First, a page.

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Last modified: 31 May 2022 13:05

Course Overview

Anthropology is the comparative study of human ways of life through the study of societies and cultures around the world. In this course we introduce some of the key topics of contemporary anthropological inquiry: What is Anthropology? What do anthropologists do? What is ethnography? How can we see the diverse world of societies and cultures around us, not by looking from the outside, but by looking at how people themselves make their own lives and meanings?

Course Details

Study Type Undergraduate Level 1
Session First Sub Session Credit Points 15 credits (7.5 ECTS credits)
Campus Aberdeen Sustained Study No
  • Dr Nancy Wachowich

Qualification Prerequisites

  • Either Programme Level 1 or Programme Level 2

What courses & programmes must have been taken before this course?

  • Any Undergraduate Programme
  • Either Programme Level 1 or Programme Level 2

What other courses must be taken with this course?


What courses cannot be taken with this course?


Are there a limited number of places available?


Course Description

This course is the basic introductory module to anthropology, and introduces students to the principal features of the discipline. Anthropology itself has many sub-branches, such as social, cultural, anthropology, forensic and evolutionary anthropology. The anthropology programme and courses at Aberdeen focus on socio-cultural anthropology, that is the comparative study of human societies and cultures through detailed ethnography. Ethnography is a way of describing social life that emerges from long-term fieldwork amongst and study of particular cultures and communities, to understand the way in which diverse communities and cultures organise their lives, interact with one another, form meaningful understandings of the world through religion, politics, kinship and language. In this sense, anthropology at Aberdeen is the study of societies and cultures from the “inside”, a perspective profoundly different from that which usually come across in news or television reports, travel shows or political rhetoric. It challenges our basic assumptions about the world we live in.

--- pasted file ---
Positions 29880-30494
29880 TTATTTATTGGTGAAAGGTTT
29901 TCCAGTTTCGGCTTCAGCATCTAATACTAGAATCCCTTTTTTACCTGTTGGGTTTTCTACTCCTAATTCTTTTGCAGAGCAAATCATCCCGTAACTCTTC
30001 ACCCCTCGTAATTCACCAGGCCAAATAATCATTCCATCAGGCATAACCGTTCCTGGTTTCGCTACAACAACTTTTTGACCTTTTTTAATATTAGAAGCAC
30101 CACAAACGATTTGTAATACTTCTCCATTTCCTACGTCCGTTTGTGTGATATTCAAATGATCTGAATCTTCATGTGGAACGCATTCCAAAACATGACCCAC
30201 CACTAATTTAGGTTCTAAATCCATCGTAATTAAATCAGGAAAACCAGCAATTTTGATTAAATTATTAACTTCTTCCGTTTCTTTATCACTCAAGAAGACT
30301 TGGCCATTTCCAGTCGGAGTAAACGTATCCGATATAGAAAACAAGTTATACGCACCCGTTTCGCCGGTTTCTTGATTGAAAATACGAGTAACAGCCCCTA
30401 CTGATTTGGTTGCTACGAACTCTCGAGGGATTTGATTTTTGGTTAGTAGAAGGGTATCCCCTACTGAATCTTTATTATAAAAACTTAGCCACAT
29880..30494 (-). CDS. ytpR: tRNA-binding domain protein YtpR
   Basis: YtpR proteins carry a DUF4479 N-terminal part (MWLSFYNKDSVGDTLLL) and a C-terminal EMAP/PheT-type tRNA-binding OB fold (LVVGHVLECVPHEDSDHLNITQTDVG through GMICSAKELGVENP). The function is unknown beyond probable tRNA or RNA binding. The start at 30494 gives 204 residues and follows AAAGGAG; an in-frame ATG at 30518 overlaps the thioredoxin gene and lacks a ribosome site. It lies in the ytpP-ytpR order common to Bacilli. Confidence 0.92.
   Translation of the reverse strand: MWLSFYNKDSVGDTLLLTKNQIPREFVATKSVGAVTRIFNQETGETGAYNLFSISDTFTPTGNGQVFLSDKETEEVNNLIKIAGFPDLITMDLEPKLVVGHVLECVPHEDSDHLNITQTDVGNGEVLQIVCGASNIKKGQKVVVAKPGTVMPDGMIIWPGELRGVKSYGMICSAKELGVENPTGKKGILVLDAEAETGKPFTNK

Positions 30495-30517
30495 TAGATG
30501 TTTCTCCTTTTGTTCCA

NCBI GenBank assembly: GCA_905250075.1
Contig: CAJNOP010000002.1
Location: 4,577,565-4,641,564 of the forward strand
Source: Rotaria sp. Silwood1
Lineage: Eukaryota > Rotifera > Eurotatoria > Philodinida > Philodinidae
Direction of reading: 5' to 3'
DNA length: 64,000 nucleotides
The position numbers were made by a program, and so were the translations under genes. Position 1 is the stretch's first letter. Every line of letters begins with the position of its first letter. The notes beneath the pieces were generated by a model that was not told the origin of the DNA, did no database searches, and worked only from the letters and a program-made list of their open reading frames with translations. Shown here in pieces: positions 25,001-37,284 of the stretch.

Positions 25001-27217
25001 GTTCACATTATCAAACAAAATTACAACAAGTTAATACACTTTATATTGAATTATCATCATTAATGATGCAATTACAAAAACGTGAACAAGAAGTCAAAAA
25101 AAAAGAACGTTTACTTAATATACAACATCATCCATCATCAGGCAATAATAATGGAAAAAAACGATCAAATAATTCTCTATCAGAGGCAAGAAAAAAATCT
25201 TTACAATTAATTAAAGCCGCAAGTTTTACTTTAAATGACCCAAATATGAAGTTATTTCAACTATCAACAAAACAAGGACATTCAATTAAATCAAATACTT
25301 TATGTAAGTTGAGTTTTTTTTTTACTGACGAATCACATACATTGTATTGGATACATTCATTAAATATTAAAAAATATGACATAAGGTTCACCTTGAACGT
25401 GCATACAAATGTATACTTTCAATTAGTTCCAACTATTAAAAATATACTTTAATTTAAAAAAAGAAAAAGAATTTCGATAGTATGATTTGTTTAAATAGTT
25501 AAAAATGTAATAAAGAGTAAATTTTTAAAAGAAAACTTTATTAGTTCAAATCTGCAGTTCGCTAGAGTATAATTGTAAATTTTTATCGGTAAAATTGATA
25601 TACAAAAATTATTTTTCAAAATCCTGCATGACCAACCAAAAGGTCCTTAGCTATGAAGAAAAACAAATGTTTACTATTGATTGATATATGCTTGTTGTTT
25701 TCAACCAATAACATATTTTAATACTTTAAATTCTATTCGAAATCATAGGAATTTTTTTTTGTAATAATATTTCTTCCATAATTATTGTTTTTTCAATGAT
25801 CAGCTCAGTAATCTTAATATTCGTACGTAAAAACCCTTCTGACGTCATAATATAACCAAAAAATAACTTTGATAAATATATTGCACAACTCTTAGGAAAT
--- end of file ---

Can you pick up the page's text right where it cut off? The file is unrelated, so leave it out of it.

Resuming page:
The course as a whole is comprised of three components: an introduction to socio-cultural anthropology itself, and two further substantive components, which change from year: the study of exchange and gift-giving; the formations of language, meaning and myth; the anthropology of politics and social movements.   

Contact Teaching Time

Information on contact teaching time is available from the course guide.

Teaching Breakdown

More Information about Week Numbers

Details, including assessments, may be subject to change until 31 August 2023 for 1st half-session courses and 22 December 2023 for 2nd half-session courses.

Summative Assessments

3 x quizzes 45%

6 asynchronous discussion boards 15%

Essay 40%


Formative Assessment

There are no assessments for this course.

Course Learning Outcomes

Knowledge LevelThinking SkillOutcome
FactualRememberILO’s for this course are available in the course guide.

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